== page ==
Keywords: Healthcare Systems, Provider Performance, Organizational Change, Health Services Research (HSR), Payment, Health Insurance, Implementation
Childrers CP, Dworsky JQ, Kominski G
A comparison of payments to a for-profit dialysis firm from government and commercial insurers.
The authors assessed differences in payments from government and commercial insurers to dialysis clinics through analysis of DaVita’s financial records. They found that, in 2017, commercial insurers paid one of the largest dialysis suppliers 4 times the rate of their government peers. They recommended that reducing payments from commercial insurers, perhaps through increased competition or fixing charges at a percent of Medicare reimbursement, may help alleviate excess spending on dialysis.
Citation: Childrers CP, Dworsky JQ, Kominski G . A comparison of payments to a for-profit dialysis firm from government and commercial insurers. JAMA Intern Med 2019 Aug;179(8):1136-38. doi: 10.1001/jamainternmed.2019.0431..
Keywords: Dialysis, Payment, Health Insurance, Medicare, Medicaid
Sankaran R, Sukul D, Nuliyalu U
Changes in hospital safety following penalties in the US Hospital Acquired Condition Reduction Program: retrospective cohort study.
This study evaluated the association between hospital penalization in the US Hospital Acquired Condition Reduction Program (HACRP) and changes in clinical outcomes. Out of the total of 724 hospitals were penalized in fiscal year 2015, 708 were included in the study. The majority of the penalized hospitals were large teaching institutions and have a greater share of low-income patients than non-penalized hospitals. After penalization, there was a non-significant change in hospital acquired conditions, 30-day readmission rates, and 30-day mortality. This might mean that disparities in care could be exacerbated.
Citation: Sankaran R, Sukul D, Nuliyalu U . Changes in hospital safety following penalties in the US Hospital Acquired Condition Reduction Program: retrospective cohort study. BMJ 2019 Jul 3;366:l4109. doi: 10.1136/bmj.l4109..
Keywords: Health Insurance, Healthcare-Associated Infections (HAIs), Hospitals, Medicare, Patient Safety, Provider Performance, Payment, Quality of Care, Quality Indicators (QIs)
Heintzman J, Cottrell E, Angier H
Impact of alternative payment methodology on primary care visits and scheduling.
The authors used electronic health record data to evaluate the impact of Oregon’s Alternative Payment Methodology (APM) on visit and scheduling metrics in the first wave of experiment clinics. They found that APM clinics experienced a greater increase in same-day visits but did not significantly differ from comparators in other visit metrics.
Citation: Heintzman J, Cottrell E, Angier H . Impact of alternative payment methodology on primary care visits and scheduling. J Am Board Fam Med 2019 Jul-Aug;32(4):539-49. doi: 10.3122/jabfm.2019.04.180368..
Keywords: Payment, Medicaid, Health Insurance, Policy
Kelsall AC, Cassidy R, Ghaferi AA
Variation in bariatric surgery episode costs in the commercially insured: implications for bundled payments in the private sector.
The authors described hospital-level variation in roux-en-Y gastric bypass and sleeve gastrectomy in Michigan. Their findings suggested that there are previously underappreciated differences in episode payment variation between bariatric surgery procedures. The authors also suggested that sleeve gastrectomy may be more amenable to cost containment under bundled payment initiatives by virtue of the greater share of variation explained by readmission and post-discharge payments.
AHRQ-funded; HS023621; HS024403.
Citation: Kelsall AC, Cassidy R, Ghaferi AA . Variation in bariatric surgery episode costs in the commercially insured: implications for bundled payments in the private sector. Ann Surg 2018 Dec;268(6):1014-18. doi: 10.1097/sla.0000000000002462..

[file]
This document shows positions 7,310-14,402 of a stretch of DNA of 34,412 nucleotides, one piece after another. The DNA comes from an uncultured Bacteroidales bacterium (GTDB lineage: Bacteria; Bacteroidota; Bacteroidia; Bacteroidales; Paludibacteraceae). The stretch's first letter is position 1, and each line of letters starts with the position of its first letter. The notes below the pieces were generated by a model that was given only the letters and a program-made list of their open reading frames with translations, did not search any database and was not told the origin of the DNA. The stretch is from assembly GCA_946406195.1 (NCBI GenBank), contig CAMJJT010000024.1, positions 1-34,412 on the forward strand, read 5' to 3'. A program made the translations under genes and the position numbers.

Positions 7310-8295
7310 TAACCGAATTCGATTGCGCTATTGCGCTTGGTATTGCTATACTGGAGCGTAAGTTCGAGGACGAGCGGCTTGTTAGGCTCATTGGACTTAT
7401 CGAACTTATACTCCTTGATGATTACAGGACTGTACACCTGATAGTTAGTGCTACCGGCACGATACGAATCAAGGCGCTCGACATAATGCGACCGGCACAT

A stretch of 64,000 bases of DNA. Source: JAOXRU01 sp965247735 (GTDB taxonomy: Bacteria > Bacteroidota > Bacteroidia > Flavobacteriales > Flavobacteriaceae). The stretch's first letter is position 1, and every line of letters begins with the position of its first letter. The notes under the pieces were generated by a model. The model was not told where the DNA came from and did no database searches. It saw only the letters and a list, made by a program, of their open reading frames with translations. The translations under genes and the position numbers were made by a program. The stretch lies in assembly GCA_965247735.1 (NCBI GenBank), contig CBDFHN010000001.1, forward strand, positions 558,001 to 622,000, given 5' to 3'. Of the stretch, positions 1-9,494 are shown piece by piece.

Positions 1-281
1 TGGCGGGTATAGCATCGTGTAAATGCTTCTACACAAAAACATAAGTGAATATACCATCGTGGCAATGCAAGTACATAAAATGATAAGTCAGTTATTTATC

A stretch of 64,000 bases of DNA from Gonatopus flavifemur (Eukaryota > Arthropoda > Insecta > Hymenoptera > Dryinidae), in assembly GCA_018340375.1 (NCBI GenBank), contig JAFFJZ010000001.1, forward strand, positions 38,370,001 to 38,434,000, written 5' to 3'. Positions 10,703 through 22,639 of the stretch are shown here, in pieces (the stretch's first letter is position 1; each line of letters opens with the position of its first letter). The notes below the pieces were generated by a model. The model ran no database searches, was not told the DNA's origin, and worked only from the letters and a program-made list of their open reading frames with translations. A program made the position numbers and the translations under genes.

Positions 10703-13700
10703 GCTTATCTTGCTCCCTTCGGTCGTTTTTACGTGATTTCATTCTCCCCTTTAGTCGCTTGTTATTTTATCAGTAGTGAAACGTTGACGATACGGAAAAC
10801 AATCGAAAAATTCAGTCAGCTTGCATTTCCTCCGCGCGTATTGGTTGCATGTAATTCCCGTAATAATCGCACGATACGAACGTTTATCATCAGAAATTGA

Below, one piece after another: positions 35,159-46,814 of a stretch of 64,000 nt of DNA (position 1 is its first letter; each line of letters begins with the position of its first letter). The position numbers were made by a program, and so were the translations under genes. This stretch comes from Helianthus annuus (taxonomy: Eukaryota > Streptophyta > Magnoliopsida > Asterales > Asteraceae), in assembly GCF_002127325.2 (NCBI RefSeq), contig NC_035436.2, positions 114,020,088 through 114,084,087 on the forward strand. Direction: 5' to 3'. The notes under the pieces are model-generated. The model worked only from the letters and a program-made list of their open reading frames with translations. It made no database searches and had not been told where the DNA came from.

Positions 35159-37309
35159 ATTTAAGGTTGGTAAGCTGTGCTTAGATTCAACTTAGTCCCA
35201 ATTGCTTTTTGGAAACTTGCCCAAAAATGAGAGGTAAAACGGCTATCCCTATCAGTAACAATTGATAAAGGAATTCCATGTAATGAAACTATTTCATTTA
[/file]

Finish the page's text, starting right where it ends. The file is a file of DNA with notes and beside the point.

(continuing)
Keywords: Surgery, Obesity: Weight Management, Obesity, Payment, Health Insurance, Healthcare Costs
Yu J, Mink PJ, Huckfeldt PJ
Population-level estimates of telemedicine service provision using an all-payer claims database.
Researchers used information from the Minnesota All Payer Claims Database to conduct a population-level analysis of telemedicine service provision from 2010 to 2015. Variations in provision by coverage type, provider type, and rurality of patient residence were documented. During the 2010-15 period, the number of telemedicine visits increased enormously; rates of use varied by coverage type and location. Telemedicine visits in metropolitan areas were usually direct-to-consumer services covered by commercial insurance and provided by nurse practitioners or physician assistants, while telemedicine use in nonmetropolitan areas was more often real-time provider-initiated, publicly insured services. The researchers conclude that expanded coverage and increased provider reimbursement for telemedicine services could lead to expanded use of telemedicine and new approaches to reach new patient populations.
Citation: Yu J, Mink PJ, Huckfeldt PJ . Population-level estimates of telemedicine service provision using an all-payer claims database. Health Aff 2018 Dec;37(12):1931-39. doi: 10.1377/hlthaff.2018.05116..
Keywords: Health Information Technology (HIT), Health Insurance, Payment, Telehealth
Thompson MP, Cabrera L, Strobel RJ
Association between postoperative pneumonia and 90-day episode payments and outcomes among Medicare beneficiaries undergoing cardiac surgery.
Postoperative pneumonia is the most common healthcare-associated infection in cardiac surgical patients, yet their impact across a 90-day episode of care remains unknown. The objective of this study was to examine the relationship between pneumonia and 90-day episode payments and outcomes among Medicare beneficiaries undergoing cardiac surgery. The investigators concluded that postoperative pneumonia was associated with significantly higher 90-day episode payments and inferior outcomes at the patient and hospital level.
Citation: Thompson MP, Cabrera L, Strobel RJ . Association between postoperative pneumonia and 90-day episode payments and outcomes among Medicare beneficiaries undergoing cardiac surgery. Circ Cardiovasc Qual Outcomes 2018 Sep;11(9):e004818. doi: 10.1161/circoutcomes.118.004818..